The New Documentary “Amy” Is a Powerful Pop-Culture Nightmare for Our Time


Amy (Asif Kapadia, 2015)

Amy is a brutal documentary about the initial triumphs and ultimate tragedy of the enormously talented British jazz singer Amy Winehouse, who died, in 2011, of alcohol poisoning at only 27 years of age. Blessed with a magnetically sultry voice and the ability to sing just about any kind of music – but cursed with the demons of insecurity and addiction – Winehouse rose to stardom over the course of five years, from the release of her first album, Frank, in 2003, to the release of her follow-up, Back to Black, which won five Grammys in 2008. British director Asif Kapadia – whose last feature documentary, Senna, in 2010, was about the Brazilian Formula One race-car driver Ayrton Senna – who also died young – has fashioned a harrowing no-holds-barred look at the rise and fall of a very troubled young woman whose genius and fame were no protection against the evil spirits – including self-serving family members and hangers-on – that plagued her.

To me, the movie felt very much like a horror film (Max Weiss, at Baltimore Magazine, wrote an excellent review in which she argued the same point); the first documentary horror film I can recall seeing. Little by little, we see possession – the twin devils of addiction and insecurity, exacerbated by sudden celebrity – destroy this great talent. Thanks to the participation of Winehouse’s first manager, Nick Shymanksy, Kapadia had access to many hours of video from Winehouse’s early singing days to the beginning of her breakdown (she and Shymansky parted ways when she didn’t take to his attempts to help her deal with her addictions), and the director uses the footage to show us his subject on- and off-stage. To round out this impressive archival material, Kapadia also edits in video from her friends: one of the very first things we see in the movie is Winehouse singing “Happy Birthday,” at age 14; already, she had impressive pipes.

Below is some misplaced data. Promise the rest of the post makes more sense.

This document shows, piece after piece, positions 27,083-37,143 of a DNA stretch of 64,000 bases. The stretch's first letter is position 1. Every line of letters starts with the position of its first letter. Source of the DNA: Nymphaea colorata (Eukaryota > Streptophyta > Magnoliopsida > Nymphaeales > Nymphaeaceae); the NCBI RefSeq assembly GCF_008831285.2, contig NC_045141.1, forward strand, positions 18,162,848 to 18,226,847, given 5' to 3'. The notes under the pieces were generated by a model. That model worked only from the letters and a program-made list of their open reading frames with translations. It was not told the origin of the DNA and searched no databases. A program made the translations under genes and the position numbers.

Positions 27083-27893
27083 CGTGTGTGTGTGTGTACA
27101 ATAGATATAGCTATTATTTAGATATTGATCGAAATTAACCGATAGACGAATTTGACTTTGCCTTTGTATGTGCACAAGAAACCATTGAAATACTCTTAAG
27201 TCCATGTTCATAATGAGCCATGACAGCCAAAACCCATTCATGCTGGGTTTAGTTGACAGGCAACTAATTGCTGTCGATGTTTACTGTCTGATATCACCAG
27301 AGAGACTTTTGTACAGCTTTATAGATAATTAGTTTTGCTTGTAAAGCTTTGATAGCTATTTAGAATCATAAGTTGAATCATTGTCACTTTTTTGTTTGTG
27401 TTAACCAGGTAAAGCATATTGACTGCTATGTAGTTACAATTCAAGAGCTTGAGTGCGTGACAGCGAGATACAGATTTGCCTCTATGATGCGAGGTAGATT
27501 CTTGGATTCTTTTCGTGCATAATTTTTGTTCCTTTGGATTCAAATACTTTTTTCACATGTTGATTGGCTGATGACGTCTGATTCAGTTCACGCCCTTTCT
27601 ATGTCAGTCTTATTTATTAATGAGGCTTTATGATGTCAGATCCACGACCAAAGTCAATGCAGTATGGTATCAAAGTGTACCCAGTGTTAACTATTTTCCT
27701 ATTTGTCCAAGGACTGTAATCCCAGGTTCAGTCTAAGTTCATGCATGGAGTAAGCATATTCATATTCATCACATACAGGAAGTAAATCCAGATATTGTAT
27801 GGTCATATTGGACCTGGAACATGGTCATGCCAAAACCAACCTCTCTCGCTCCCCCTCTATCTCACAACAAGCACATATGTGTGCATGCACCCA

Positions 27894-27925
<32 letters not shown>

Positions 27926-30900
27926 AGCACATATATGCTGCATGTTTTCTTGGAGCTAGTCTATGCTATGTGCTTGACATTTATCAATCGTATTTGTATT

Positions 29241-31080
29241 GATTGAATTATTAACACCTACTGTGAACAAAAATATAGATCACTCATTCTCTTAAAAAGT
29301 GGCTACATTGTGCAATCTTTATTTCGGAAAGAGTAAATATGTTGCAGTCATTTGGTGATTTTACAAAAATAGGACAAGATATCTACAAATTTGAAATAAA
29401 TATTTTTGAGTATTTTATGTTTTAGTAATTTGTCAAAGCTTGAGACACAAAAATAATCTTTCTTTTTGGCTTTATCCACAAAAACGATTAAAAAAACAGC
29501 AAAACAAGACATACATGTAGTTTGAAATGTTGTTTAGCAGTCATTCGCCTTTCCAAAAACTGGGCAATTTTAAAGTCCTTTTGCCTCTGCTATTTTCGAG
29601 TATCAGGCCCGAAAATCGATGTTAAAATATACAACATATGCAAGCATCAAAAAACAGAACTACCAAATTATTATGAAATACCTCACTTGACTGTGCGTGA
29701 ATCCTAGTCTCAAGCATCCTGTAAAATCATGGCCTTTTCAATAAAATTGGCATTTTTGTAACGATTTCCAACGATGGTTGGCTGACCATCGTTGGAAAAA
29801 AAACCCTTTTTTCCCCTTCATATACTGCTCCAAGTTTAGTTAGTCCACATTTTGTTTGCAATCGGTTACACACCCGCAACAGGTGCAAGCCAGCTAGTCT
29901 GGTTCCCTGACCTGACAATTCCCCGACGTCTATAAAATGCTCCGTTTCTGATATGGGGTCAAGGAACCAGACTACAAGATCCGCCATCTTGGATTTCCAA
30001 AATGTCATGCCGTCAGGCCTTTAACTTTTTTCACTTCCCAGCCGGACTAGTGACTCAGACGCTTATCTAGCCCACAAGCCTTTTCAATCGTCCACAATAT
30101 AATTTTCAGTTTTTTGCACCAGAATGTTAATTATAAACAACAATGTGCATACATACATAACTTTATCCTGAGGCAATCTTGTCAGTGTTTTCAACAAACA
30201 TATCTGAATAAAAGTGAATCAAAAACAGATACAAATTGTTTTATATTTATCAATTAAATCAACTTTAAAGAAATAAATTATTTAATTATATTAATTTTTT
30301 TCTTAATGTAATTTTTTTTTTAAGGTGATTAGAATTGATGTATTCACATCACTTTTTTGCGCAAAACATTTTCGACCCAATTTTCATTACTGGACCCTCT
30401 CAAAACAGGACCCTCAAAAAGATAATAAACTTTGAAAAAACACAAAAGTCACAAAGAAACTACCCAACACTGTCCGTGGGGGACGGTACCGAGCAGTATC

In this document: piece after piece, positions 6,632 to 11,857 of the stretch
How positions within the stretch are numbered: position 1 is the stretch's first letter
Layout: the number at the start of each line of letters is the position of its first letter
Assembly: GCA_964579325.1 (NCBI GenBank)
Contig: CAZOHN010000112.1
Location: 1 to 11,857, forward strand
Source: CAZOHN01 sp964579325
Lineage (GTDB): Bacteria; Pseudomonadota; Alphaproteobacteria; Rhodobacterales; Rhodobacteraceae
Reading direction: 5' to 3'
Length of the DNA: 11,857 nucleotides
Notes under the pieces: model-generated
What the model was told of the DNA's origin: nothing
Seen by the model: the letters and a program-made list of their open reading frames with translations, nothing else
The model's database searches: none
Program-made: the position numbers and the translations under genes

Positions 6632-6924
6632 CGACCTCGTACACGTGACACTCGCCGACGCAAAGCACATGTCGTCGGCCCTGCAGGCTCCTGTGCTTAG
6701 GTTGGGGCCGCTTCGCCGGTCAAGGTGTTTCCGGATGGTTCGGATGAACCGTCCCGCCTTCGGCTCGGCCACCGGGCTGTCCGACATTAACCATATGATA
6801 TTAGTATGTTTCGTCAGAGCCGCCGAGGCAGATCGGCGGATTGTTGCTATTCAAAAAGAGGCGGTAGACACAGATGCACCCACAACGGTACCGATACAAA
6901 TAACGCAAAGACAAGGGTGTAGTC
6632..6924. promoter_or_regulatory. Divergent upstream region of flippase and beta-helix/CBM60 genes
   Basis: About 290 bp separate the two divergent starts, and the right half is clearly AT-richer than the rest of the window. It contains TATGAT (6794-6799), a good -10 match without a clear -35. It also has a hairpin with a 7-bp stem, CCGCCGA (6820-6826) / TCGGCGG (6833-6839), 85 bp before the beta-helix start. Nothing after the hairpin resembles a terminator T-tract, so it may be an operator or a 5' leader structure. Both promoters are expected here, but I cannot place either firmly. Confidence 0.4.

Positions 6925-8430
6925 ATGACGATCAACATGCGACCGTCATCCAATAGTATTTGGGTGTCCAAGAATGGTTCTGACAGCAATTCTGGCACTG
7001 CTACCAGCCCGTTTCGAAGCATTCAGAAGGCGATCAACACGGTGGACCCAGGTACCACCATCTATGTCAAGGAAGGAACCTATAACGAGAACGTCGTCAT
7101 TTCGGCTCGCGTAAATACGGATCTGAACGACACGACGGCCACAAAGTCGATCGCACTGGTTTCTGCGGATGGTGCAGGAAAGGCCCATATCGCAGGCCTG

Unusual for a biographical documentary, there are no traditional talking-head interviews. Instead, we hear the voices of the various actors in Winehouse’s life appear underneath moving images of them, with a lower-third title letting us know who is speaking, but never in a formal setting. It helps to make the film feel like a fly-on-the-wall cinéma vérité piece, even though it is clearly carefully crafted and shaped.

Indeed, Kapadia structures his story with great precision, and lays out a clear case against those who took advantage of Winehouse’s fame without offering her any protection: the biggest villain is, in fact, her own father. Not surprisingly, the family – even though they participated in the making of the movie – is now vocally opposed to the final product. Too bad. All the filmmaker does is allow them to be damned by their own words and actions. All one has to do is listen to the lyrics of Winehouse’s hit song “Rehab” to hear how negative an influence her father could be.

One of the most disturbing aspects of the film is how we see – towards the end of the story – how snarky and scornful the international press is in its coverage of Winehouse’s final year (and how many flashbulbs the paparazzi would subject her to!), when she is frequently drunk and dazed in public. They didn’t then have the advantage of having seen the film we’ve just seen. The movie should make us all think about how quick we are to judge the supposed moral failings of others. In the age of viral social media, we often verbalize opinions without regard to consequences. For sure, the media didn’t kill Amy (nor did her family, however much they didn’t help), but their callousness made her increasing isolation increasingly lonely. This powerful must-see film is a true nightmarish parable for our time.


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